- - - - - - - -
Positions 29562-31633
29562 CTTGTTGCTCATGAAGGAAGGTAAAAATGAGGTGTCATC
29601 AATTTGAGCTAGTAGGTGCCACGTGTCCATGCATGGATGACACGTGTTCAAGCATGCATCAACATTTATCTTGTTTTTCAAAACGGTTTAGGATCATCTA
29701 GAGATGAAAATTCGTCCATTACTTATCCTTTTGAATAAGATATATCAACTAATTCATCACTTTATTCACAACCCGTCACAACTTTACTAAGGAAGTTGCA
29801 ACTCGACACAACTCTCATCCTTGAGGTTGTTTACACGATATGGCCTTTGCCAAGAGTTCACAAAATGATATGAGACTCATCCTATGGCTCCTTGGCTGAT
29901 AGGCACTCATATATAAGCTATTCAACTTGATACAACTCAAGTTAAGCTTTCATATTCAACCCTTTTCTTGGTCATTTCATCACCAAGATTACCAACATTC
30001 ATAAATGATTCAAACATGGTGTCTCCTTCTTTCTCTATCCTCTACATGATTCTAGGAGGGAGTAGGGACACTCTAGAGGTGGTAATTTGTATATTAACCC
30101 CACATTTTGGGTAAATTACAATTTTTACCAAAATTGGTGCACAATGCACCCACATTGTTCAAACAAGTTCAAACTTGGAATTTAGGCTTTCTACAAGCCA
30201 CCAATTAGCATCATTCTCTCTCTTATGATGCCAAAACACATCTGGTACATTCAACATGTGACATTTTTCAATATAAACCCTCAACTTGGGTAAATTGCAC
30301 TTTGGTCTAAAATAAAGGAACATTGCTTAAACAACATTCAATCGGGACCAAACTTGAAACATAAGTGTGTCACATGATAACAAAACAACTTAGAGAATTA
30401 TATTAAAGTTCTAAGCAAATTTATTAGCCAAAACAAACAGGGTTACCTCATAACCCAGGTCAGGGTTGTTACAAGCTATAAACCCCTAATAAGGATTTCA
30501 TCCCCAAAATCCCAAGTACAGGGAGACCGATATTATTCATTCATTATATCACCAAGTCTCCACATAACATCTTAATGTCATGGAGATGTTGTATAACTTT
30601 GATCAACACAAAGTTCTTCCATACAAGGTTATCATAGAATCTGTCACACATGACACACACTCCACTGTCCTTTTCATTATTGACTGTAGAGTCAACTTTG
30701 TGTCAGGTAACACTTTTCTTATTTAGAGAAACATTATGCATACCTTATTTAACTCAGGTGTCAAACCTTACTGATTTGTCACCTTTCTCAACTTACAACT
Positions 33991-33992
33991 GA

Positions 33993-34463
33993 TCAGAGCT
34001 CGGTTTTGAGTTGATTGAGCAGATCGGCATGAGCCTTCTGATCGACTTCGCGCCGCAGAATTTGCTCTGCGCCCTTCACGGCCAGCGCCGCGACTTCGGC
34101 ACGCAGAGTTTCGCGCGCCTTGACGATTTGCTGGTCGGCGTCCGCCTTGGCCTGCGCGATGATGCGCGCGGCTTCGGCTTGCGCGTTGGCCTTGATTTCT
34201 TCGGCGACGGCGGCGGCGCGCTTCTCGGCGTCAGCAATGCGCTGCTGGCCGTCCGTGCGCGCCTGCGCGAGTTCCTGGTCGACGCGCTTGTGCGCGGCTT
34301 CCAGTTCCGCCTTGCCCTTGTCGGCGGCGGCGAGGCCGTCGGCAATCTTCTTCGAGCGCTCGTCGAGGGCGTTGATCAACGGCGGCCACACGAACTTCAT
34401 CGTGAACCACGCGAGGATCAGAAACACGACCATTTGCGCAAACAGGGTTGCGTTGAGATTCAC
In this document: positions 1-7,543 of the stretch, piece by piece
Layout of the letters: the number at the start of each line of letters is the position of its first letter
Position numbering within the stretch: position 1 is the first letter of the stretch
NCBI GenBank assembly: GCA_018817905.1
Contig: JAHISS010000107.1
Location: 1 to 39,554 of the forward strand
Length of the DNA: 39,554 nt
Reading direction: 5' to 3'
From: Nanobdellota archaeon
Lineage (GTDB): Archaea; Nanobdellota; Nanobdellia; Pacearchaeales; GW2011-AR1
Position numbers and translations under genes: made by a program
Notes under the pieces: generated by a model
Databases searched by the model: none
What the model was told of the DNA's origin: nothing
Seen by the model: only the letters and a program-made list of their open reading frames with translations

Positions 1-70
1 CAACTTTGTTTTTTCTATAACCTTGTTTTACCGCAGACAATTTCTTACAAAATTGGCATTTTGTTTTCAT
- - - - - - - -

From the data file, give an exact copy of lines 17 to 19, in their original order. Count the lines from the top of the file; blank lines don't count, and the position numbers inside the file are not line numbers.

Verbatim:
Positions 33993-34463
33993 TCAGAGCT
34001 CGGTTTTGAGTTGATTGAGCAGATCGGCATGAGCCTTCTGATCGACTTCGCGCCGCAGAATTTGCTCTGCGCCCTTCACGGCCAGCGCCGCGACTTCGGC